A New Kind of Bigotry
Over the short history of our nation, we have struggled with bigotry of various kinds and generally have forged agreement that bigotry has no place in a democratic country. Not only does it marginalize certain groups, often denying them their fundamental God-given rights but tears at the fabric of our common good.
The consensus that irrational hatred for certain groups is odious seems to be dissolving over the last decade or more. Now it seems acceptable for certain groups to demonize even those who have different opinions than their own. Rational discourse is gone. Civic protections become unraveled by press or mob outcry. Employers cave into pressure from the loudest special interest group who protest the employability of persons holding certain opinions. We don’t discuss, we litigate.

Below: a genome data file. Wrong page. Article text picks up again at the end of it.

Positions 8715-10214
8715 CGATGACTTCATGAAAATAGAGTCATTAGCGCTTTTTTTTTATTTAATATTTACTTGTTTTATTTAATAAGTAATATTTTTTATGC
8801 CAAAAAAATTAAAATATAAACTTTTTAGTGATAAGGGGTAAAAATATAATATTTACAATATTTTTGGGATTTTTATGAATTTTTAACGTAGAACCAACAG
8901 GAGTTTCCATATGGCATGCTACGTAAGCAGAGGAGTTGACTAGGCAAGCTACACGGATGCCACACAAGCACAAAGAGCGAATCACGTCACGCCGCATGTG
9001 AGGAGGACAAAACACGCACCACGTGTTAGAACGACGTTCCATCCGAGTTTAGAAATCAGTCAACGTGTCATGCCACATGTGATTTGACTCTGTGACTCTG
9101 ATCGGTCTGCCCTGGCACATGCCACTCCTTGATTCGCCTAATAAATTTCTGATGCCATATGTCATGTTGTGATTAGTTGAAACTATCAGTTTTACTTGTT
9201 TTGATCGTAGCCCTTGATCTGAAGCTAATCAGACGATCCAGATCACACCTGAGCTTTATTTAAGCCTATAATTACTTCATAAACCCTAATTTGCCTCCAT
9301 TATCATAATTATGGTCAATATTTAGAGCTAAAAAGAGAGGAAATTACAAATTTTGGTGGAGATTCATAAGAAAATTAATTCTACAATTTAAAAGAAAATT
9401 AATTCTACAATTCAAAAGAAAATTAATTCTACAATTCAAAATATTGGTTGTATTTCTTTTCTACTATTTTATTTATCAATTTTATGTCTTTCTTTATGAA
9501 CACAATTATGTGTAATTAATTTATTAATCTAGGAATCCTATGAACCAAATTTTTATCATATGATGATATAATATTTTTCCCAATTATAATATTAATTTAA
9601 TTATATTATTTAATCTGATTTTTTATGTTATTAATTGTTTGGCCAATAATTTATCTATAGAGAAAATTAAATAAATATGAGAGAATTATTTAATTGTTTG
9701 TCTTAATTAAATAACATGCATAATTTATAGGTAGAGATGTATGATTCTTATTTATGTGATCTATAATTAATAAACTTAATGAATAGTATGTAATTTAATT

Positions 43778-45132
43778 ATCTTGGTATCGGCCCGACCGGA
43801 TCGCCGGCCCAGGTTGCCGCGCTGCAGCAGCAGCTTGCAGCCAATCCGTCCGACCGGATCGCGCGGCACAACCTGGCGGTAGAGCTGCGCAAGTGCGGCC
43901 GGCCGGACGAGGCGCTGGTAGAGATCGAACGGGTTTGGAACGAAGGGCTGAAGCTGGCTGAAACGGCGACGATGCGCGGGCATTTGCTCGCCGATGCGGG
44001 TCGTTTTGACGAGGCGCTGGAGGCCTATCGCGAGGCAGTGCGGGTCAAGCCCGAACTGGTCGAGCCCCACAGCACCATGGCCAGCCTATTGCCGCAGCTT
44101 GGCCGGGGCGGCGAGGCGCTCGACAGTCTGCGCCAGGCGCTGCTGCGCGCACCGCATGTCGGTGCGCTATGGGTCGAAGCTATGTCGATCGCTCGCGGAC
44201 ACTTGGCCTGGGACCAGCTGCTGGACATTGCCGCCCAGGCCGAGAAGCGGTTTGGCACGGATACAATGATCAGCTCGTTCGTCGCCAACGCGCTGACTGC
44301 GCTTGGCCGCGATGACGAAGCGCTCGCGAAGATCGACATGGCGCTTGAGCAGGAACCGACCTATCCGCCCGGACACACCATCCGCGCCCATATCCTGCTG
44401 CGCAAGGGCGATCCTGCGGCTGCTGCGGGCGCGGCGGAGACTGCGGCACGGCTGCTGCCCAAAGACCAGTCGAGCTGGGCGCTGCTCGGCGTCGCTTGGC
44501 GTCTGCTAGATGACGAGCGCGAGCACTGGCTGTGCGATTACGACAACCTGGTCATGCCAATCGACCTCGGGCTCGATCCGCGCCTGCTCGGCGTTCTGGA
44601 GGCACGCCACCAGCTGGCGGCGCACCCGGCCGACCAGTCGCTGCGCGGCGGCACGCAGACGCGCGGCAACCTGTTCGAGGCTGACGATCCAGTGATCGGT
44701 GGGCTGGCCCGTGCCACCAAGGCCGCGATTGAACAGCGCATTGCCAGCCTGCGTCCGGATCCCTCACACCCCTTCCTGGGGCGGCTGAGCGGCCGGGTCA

As we reflect on the history of our nation this weekend, perhaps we can nourish the hope for rational civic discourse and debate to return to the public square. If we can’t even talk with our fellow citizens and elected representatives, how can we hope to hold our own in the world.
The spirit of hope and healing which Jesus brings in today’s gospels and the reminder that we are all made in the image of likeness of a loving God from Wisdom can focus our prayer for national unity around respect for persons, not only of different races or lifestyles, but also Americans who in good conscience hold different opinions from our own.